Do I need a trust?

As usual, before I dive into a direct response, I need to know the reason behind the inquiry by answering the question with another question, “Why are you thinking about a trust?”

I have found the most common reasons of thinking about a trust include: “I was the executor of my mom’s estate and she had a trust.” “I just went to a seminar and they talked about the need for a trust.”  “My close friend just passed away and I am thinking about my own affairs and want to make things easiest for my loved ones after my lifetime.” “I have a will and I think I need a trust.”  “I have a trust but I am not sure why.”  “I want to protect my assets.”

Based on the underlying reason why an individual asks about the need for a trust, the conversation can go in many directions.  The most important thing is that the conversation is focused around the individual asking the question because estate planning is not a one-size-fits-all proposition and should focus on the needs of each specific individual.

First, it is important to establish that, for purposes of this article, I am discussing the most basic type of trust: the revocable living trust.  The revocable living trust, which I will refer to simply as a trust in this article, is the most common type of trust and the one that is included in the typical estate plan.  The other typical estate planning documents include a will, power of attorney, and advance health-care directive.  The most simple estate plan does not include a trust.  To include a trust as part of an estate plan is generally more complex, which takes time and expertise to prepare effectively.

The following are the five most common scenarios when you may benefit from using a trust:

1.           INCAPACITY PLANNING.  A trust can be helpful in the event of your incapacity and can provide for management of your assets by your friends or family during your lifetime if you are unable to manage your own affairs.  

2.           MIXED FAMILIES.  Trusts can allow you to control who will benefit from your property after the initial beneficiary has died.  This is particularly common when a person’s spouse is not the parent of the person’s children.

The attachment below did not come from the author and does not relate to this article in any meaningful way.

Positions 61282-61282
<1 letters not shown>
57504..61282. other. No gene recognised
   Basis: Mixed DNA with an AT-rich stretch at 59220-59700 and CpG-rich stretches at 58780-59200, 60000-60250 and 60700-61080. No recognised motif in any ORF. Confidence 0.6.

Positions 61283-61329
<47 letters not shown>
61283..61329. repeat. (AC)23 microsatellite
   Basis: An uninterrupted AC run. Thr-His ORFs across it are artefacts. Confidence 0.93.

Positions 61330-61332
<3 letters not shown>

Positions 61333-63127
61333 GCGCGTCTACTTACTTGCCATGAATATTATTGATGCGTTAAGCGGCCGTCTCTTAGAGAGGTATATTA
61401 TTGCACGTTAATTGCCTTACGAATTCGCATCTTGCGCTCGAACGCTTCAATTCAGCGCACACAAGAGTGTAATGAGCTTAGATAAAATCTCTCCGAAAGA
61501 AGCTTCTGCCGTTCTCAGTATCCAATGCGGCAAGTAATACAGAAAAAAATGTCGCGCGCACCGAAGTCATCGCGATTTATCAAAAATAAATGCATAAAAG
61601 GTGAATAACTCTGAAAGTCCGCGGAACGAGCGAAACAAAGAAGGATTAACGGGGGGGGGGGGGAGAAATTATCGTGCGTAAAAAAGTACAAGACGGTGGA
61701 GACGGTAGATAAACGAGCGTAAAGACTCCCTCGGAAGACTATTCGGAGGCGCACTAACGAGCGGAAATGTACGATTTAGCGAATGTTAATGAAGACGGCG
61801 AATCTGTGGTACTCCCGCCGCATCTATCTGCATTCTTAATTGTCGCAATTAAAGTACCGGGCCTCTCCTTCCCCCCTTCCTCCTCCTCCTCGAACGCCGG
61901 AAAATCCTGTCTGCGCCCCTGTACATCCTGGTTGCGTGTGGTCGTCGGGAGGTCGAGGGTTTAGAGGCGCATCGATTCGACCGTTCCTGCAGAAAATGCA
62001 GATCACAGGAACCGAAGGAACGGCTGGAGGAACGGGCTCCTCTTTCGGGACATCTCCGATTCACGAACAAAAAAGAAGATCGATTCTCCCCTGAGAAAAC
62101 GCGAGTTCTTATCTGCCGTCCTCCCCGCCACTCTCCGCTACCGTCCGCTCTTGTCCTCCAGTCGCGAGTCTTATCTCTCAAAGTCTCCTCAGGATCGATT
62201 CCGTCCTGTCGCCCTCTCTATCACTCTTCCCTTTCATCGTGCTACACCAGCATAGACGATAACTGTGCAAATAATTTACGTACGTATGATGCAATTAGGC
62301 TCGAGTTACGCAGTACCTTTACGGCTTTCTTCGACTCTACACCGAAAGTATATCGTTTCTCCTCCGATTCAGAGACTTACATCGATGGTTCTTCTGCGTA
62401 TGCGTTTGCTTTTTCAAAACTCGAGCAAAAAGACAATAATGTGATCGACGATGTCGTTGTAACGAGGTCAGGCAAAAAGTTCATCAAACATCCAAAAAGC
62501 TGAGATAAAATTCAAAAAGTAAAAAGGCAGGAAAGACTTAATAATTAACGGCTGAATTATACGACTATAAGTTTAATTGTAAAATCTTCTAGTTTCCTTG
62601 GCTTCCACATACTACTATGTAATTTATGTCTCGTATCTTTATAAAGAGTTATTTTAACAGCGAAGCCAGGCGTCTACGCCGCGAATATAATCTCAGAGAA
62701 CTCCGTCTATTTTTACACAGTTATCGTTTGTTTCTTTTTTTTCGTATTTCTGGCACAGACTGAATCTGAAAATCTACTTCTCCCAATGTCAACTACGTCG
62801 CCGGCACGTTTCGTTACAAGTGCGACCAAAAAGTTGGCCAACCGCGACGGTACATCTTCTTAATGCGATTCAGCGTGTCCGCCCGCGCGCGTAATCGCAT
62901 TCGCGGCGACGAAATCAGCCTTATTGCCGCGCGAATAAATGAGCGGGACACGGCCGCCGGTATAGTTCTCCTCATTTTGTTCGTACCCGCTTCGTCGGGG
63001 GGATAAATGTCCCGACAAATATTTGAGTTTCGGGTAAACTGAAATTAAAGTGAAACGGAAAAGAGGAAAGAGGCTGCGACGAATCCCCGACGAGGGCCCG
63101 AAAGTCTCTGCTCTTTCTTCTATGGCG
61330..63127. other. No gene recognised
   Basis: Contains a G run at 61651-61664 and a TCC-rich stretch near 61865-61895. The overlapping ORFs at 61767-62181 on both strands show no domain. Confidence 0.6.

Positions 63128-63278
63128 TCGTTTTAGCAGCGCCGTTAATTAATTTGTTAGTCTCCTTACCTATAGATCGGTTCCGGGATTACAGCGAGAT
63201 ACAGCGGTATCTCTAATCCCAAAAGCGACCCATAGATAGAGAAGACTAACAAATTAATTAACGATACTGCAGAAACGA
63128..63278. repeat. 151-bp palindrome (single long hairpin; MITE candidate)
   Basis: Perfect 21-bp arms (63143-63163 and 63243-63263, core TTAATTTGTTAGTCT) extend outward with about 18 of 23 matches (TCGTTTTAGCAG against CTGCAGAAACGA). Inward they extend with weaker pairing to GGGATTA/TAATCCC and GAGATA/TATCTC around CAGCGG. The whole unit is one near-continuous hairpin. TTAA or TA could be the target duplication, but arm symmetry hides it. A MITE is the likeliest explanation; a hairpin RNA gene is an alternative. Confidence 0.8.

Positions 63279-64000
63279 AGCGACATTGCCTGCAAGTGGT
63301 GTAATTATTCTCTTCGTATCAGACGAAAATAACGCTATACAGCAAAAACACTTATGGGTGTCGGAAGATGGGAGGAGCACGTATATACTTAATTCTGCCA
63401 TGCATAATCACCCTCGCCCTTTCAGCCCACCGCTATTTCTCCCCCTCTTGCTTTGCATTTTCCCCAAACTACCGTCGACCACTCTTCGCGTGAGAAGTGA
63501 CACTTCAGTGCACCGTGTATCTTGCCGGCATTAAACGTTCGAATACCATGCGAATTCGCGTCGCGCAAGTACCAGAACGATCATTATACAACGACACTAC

3.           CREDITOR/SPENDTHIRFT PROTECTION.  If you are concerned that a child or grandchild may someday get divorced from a spouse, or you do not want any of your estate to be subject to the claims of any beneficiary’s past, present, or future creditors because they have a hard time managing their finances.

4.           YOUNG BENEFICIARIES.  If you are concerned that a child or grandchild might not yet be ready to manage his or her inheritance.

5.           PROBATE AVOIDANCE.  A trust can be used to avoid probate, which may save some settlement costs, especially if you own real property located outside of Hawai`i.  

As you may have noticed, asset protection for the person setting up the trust is not on the list.  During a person’s lifetime, the assets held in his or her own trust (revocable living trust) are still subject to all past, present and future creditors.

A common misunderstanding is that the “best” estate plan always includes a “trust.”  I am a firm believer that the best estate plan is what the informed client decides.  The responsibility of an estate planning attorney is to educate each client regarding the tools and strategies available to best accomplish each client’s goals.  A trust may or may not be necessary to do just that.  A simple will is sufficient for many people. 

I hope this article got you thinking.  Thinking about you and yours and what you want for them and you.  Few things in life are one-size-fits-all.  The more you think about your circumstance, and are walked through the issues that surround you, the better able you will be able to answer the question, “Do I need a trust?”

Also, I am required to state, however, this is not legal advice and you should not rely on any of this information to determine what is in your best interest.  Further installments of this column will address the more common questions and situations that I see as an estate planning attorney.  All information will be based on hypothetical scenarios, however, not the actual circumstances of real clients. 


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